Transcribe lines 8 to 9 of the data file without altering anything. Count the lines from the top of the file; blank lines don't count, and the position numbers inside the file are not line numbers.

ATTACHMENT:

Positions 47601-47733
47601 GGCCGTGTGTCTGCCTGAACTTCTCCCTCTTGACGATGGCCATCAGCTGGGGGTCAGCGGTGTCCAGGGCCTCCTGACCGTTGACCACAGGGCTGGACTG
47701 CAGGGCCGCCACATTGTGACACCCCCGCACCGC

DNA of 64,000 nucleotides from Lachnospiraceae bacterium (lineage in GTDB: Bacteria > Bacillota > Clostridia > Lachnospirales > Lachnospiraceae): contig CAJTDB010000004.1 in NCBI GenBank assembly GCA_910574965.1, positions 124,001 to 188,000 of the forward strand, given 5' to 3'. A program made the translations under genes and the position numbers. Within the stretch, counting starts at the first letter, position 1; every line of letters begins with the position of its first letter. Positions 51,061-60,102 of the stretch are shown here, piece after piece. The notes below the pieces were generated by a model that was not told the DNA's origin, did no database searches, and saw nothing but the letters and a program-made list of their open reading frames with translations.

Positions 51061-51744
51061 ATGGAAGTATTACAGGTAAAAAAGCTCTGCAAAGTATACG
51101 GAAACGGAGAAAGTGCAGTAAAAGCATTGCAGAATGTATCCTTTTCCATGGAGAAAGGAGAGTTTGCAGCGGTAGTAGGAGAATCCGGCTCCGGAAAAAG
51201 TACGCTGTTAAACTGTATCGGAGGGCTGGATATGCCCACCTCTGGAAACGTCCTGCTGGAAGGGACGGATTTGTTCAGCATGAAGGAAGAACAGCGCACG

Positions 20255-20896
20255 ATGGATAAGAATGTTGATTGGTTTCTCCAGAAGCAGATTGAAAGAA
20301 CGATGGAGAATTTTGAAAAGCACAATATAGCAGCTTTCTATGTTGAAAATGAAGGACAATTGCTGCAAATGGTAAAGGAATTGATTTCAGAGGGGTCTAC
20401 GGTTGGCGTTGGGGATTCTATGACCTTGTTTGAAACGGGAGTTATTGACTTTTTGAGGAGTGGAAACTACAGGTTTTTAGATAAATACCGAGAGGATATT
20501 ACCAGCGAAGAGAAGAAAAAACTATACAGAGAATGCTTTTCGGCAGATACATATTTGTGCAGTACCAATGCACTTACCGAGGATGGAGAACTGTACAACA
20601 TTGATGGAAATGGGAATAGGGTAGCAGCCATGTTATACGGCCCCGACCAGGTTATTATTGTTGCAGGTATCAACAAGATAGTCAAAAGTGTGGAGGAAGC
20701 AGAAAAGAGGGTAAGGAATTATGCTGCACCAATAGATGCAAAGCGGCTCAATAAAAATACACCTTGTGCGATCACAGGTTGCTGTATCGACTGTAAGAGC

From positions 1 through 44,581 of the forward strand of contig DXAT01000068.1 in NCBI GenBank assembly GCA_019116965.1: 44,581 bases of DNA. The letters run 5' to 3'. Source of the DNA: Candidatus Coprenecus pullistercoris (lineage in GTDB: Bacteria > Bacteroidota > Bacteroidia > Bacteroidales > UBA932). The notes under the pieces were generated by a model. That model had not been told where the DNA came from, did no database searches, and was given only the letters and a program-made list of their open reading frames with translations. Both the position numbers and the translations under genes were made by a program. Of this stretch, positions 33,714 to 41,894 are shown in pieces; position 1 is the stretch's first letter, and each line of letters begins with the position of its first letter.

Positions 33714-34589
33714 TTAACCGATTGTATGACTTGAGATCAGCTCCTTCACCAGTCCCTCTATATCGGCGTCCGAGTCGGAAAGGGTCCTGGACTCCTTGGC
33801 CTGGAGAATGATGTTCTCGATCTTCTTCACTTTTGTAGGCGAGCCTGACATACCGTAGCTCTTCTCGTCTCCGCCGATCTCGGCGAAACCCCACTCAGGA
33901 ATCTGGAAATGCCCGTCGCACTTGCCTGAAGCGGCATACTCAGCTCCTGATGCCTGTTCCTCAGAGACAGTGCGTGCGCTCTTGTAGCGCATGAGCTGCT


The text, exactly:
51201 TACGCTGTTAAACTGTATCGGAGGGCTGGATATGCCCACCTCTGGAAACGTCCTGCTGGAAGGGACGGATTTGTTCAGCATGAAGGAAGAACAGCGCACG

Positions 20255-20896